Pethick-Lawrences had based their activities of the last six years. ("Short of taking human life," espoused Emmeline Pankhurst, "we shall stop at no step we consider necessary to take.") As the Pankhursts had planned, the Pethick-Lawrences therefore left the organization, with all four maintaining a public front of mutual respect so that, according to Emmeline Pethick-Lawrence, "the damage to the women's movement might be reduced to a minimum." She told the Daily Graphic on October 18, 1912, "We are as militant at heart as anyone. It was on the question of the expediency of a certain militant policy … that we disagreed." More specifically, Pethick-Lawrence had stated earlier that year that Emmeline and Christabel Pankhurst had come up with a new campaign in which both public and private property secretly would be attacked by suffragists who would then try to escape, rather than giving themselves up for arrest. This was a policy the Pethick-Lawrences could not support.

The Pethick-Lawrences continued to edit Votes for Women as an independent publication after their split from the WSPU (Christabel Pankhurst introduced a new journal for the union, The Suffragette), and joined the United Suffragists, which encouraged collaboration between men and women. Despite the fact that Emmeline and Frederick effectively had been turned out of an organization that they themselves had helped to create and finance, they never spoke out against the Pankhursts. They simply went their separate ways and continued their work without the WSPU.

Pethick-Lawrence's career as a suffragist had slowed considerably by 1914, the year she and Frederick ceased editing Votes for Women. However, she participated in a women's peace conference at The Hague in 1915, and until 1922 served as treasurer of the organization that was created at that conference, the Women's International League for Peace. She was also the longtime president of the Women's Freedom League. Women over the age of 30 gained the right to vote in Britain in 1918, and that year Pethick-Lawrence ran (and lost) as a Labour candidate in the first election open to women. In later life she lived without any apparent hankering for public recognition of the part she had played in securing women's suffrage, and grew increasingly deaf. She did admit to some disappointment that women, having secured the vote, had not used it to institute significant positive change. She and her husband, who served as a Labour politician and as secretary of state for India and Burma (now Myanmar) from 1945 to 1947, remained devoted to one another throughout the years. After suffering a heart attack in 1951, Pethick-Lawrence was essentially bedridden until her death in 1954.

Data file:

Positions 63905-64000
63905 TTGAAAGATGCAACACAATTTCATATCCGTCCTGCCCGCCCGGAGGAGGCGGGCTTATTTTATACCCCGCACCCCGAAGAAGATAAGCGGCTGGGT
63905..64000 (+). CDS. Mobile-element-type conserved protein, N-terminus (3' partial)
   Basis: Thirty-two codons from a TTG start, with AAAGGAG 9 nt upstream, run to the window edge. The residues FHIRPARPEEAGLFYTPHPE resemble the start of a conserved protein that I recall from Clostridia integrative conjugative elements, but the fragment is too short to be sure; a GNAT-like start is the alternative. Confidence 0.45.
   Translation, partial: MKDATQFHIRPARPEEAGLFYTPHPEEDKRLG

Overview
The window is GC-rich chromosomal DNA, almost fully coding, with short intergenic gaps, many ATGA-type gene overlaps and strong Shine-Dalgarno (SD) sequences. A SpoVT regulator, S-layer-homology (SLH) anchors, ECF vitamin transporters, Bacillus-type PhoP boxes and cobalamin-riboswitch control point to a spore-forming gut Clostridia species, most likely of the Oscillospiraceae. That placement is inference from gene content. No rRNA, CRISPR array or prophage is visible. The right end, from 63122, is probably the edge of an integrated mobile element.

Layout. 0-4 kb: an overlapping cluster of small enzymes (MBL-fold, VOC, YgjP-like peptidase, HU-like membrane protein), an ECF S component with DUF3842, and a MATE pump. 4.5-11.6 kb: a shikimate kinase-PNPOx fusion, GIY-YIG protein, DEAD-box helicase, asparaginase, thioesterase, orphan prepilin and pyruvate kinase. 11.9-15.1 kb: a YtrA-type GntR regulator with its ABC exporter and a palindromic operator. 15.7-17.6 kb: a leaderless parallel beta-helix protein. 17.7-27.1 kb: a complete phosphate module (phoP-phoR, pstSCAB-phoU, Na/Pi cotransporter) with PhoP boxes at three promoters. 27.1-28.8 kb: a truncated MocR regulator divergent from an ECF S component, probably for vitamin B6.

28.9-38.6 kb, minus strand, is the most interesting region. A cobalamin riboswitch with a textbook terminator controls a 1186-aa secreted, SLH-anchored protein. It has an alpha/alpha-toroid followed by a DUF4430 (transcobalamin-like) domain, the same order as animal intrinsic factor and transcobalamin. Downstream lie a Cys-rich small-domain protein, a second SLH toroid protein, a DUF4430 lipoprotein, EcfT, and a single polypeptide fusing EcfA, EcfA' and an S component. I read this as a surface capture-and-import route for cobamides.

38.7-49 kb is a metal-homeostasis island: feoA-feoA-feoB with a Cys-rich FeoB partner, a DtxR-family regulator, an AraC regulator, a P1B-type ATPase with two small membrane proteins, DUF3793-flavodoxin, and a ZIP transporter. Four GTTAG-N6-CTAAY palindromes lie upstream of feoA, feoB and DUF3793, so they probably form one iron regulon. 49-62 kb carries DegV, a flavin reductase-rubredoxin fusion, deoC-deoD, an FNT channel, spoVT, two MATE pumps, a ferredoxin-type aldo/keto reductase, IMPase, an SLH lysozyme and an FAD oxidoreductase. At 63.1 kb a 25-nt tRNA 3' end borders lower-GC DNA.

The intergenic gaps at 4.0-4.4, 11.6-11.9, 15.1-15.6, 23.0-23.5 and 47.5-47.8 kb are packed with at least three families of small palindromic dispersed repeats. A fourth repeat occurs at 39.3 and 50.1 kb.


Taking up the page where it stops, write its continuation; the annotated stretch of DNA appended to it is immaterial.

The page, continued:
sources:

Harrison, Brian. Prudent Revolutionaries: Portraits of British Feminists between the Wars. Oxford: Clarendon Press, 1987.

Mackenzie, Midge. Shoulder to Shoulder: A Documentary. NY: Alfred A. Knopf, 1975.

Uglow, Jennifer S., ed. and comp. The International Dictionary of Women's Biography. NY: Continuum, 1989.

suggested reading:

Pethick-Lawrence, Emmeline. My Part in a Changing World, 1938.

Brittain, Vera . Pethick-Lawrence: A Portrait. Allen & Unwin, 1963 (biography of Frederick Pethick-Lawrence).

Kari Bethel , freelance writer, Columbia, Missouri